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From age 12 to age 14, I dusted and cleaned my grandmother’s home, and then, when she died suddenly from a Leukemia she didn’t know she had and her youngest son took over the house, I cleaned the home of my uncle and aunt.

It was contemplative work that suited my imagination and my twitchy little fingers. It was private, slow, peaceful. I am certain I wasn’t good at it. I was too dreamy and incompetent. I pursued the relaxing pleasure of cleaning, not the craft; also the money, passed from my aunt’s cold, thin hands to my own, then stuffed away in a pink Jasmine music box my dead grandmother had gotten me, before she died, back when it was still her house I was cleaning.

I moved blue and red glass collectables across doily-dressed tables and shelves. I sprayed pinesol and ran along the edges with old grey rags with perfectly shipped edges. I filled my grandmother’s great big green basin with water and suds, dunked cloth, swirled it around in the murk, and slapped it against the bathroom’s white octagonal tile and the kitchen’s square, brick-red laminate flooring. I fiddled with miniature teapots, and tiny dolls stuck to miniscule display shelves with sticky tack, removing the gray bits of grime that clung to them.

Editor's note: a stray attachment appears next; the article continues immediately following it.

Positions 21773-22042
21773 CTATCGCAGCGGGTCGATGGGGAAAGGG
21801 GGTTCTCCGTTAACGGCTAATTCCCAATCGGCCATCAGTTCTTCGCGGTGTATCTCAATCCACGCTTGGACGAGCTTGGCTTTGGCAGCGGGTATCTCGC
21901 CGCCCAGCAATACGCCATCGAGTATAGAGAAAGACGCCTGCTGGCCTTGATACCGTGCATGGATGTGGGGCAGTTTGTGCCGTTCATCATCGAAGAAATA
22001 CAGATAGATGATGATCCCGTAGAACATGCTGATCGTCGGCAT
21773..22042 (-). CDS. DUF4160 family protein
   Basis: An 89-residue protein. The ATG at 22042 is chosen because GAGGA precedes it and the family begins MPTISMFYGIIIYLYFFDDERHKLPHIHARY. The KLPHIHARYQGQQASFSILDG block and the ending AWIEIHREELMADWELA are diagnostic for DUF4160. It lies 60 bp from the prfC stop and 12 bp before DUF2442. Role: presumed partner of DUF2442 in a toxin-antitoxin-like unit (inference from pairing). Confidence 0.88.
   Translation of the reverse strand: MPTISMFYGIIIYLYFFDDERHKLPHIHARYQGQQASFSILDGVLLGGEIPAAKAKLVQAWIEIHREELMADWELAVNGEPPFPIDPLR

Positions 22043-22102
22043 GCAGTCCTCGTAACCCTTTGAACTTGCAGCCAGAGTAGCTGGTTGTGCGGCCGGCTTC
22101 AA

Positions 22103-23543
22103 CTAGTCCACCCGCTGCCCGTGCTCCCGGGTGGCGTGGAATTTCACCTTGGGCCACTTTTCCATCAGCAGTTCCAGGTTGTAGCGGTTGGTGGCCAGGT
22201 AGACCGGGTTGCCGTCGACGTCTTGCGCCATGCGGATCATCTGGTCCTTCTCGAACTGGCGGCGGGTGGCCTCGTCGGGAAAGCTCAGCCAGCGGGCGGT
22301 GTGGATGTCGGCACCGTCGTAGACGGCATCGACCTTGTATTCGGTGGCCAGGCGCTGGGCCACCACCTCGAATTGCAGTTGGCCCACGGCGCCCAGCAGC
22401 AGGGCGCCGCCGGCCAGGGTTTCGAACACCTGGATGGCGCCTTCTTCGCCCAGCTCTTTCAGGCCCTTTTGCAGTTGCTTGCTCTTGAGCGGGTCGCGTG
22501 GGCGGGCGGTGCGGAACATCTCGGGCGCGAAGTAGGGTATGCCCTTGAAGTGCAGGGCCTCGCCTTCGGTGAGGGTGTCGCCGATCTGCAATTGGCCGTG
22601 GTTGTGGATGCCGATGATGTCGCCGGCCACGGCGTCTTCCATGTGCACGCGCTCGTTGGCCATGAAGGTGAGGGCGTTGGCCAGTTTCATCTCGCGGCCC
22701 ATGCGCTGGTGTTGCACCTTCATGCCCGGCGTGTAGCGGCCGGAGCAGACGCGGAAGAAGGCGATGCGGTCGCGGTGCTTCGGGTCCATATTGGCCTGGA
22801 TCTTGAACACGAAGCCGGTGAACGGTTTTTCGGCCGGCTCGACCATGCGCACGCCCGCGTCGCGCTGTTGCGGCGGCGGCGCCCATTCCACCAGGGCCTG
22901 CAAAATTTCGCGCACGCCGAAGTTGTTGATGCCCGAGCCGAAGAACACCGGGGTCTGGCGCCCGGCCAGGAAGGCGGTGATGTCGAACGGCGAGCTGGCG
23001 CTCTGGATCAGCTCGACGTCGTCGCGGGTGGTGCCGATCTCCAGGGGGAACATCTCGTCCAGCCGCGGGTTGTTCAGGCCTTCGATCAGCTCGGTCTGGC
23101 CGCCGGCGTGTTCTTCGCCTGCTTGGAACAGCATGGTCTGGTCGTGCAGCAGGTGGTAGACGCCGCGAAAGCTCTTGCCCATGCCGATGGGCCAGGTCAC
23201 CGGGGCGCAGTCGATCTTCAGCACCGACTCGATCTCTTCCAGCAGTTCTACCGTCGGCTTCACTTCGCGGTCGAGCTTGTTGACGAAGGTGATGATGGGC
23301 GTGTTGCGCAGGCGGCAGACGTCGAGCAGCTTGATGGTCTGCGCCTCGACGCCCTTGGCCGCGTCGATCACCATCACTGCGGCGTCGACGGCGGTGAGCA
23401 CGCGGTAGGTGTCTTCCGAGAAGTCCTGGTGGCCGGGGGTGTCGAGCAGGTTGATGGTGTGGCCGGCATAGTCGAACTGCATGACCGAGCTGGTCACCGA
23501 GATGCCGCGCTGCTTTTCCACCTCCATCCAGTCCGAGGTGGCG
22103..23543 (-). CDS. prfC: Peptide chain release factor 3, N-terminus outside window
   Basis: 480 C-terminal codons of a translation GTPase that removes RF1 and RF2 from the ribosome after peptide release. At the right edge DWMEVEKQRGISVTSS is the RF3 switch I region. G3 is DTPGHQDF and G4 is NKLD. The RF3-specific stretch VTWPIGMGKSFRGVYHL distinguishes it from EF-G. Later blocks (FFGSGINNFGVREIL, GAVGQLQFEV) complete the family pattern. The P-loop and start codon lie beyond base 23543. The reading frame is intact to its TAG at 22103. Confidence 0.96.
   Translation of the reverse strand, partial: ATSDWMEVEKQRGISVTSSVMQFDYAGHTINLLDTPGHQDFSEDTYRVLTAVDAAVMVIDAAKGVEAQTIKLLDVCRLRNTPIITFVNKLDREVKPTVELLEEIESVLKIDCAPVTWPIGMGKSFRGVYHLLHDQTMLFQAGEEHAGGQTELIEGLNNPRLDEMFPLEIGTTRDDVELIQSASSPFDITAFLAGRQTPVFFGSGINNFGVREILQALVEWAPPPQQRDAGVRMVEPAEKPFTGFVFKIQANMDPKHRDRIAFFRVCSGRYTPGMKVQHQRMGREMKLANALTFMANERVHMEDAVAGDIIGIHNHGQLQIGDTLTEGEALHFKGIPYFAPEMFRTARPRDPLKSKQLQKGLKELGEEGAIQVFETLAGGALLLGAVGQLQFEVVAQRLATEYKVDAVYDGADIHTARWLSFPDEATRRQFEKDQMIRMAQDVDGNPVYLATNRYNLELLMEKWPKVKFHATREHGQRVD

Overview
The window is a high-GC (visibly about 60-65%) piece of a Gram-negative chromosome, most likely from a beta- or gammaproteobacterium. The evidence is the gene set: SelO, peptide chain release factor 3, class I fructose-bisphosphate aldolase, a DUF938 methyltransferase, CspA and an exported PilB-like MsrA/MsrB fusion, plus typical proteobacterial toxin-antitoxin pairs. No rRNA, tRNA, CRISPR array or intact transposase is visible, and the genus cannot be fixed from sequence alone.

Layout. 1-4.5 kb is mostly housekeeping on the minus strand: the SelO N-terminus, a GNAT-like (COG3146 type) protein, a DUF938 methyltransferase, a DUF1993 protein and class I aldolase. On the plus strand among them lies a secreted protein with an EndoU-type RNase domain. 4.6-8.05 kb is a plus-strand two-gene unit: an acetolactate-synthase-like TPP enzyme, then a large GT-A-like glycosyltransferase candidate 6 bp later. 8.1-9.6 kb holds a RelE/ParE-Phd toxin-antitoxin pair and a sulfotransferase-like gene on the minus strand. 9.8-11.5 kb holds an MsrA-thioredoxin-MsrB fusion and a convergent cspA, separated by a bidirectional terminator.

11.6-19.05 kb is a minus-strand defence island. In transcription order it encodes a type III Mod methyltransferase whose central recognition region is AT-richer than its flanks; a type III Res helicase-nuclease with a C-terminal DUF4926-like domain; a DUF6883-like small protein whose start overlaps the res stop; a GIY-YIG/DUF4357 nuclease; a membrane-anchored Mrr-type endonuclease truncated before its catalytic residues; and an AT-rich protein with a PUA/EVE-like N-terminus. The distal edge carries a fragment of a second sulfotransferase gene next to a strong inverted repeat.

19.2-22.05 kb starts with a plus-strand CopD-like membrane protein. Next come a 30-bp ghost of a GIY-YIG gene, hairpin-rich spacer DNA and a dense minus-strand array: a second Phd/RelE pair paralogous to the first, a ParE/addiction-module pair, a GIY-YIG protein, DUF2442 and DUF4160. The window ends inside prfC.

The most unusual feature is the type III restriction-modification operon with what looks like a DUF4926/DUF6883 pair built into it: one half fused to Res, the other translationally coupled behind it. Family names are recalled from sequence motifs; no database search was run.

My grandmother’s home was a cramped, elaborately feminine cottage of a place. It was filled floor to ceiling, room to room with antique furniture (tables and chests and iceboxes), glass lamps that went aglow at the touch, tiny chairs with teddy bears in stuffy, fancy costumes, doileys of every conceivable shape, strange books about how to discuss sex with one’s grandkids (though we never had such a talk), purple and iridescent cocktail jewelry spilling out of glass boxes, and miniatures arranged tightly in tiny shelves.

She had an orange tabby, Sam, who’d showed up on a stoop in the rain one night before I was born; his hair littered the house. The carpets were well-cleaned, bleached white, and the couches she covered in sticky plastic. Everything was floral, with big pink flowers and mauve paisley: the upholstery, the wallpaper, the china. Cleaning her home was a fantastical and lavish burden, like organizing the cave of wonders. I loved it.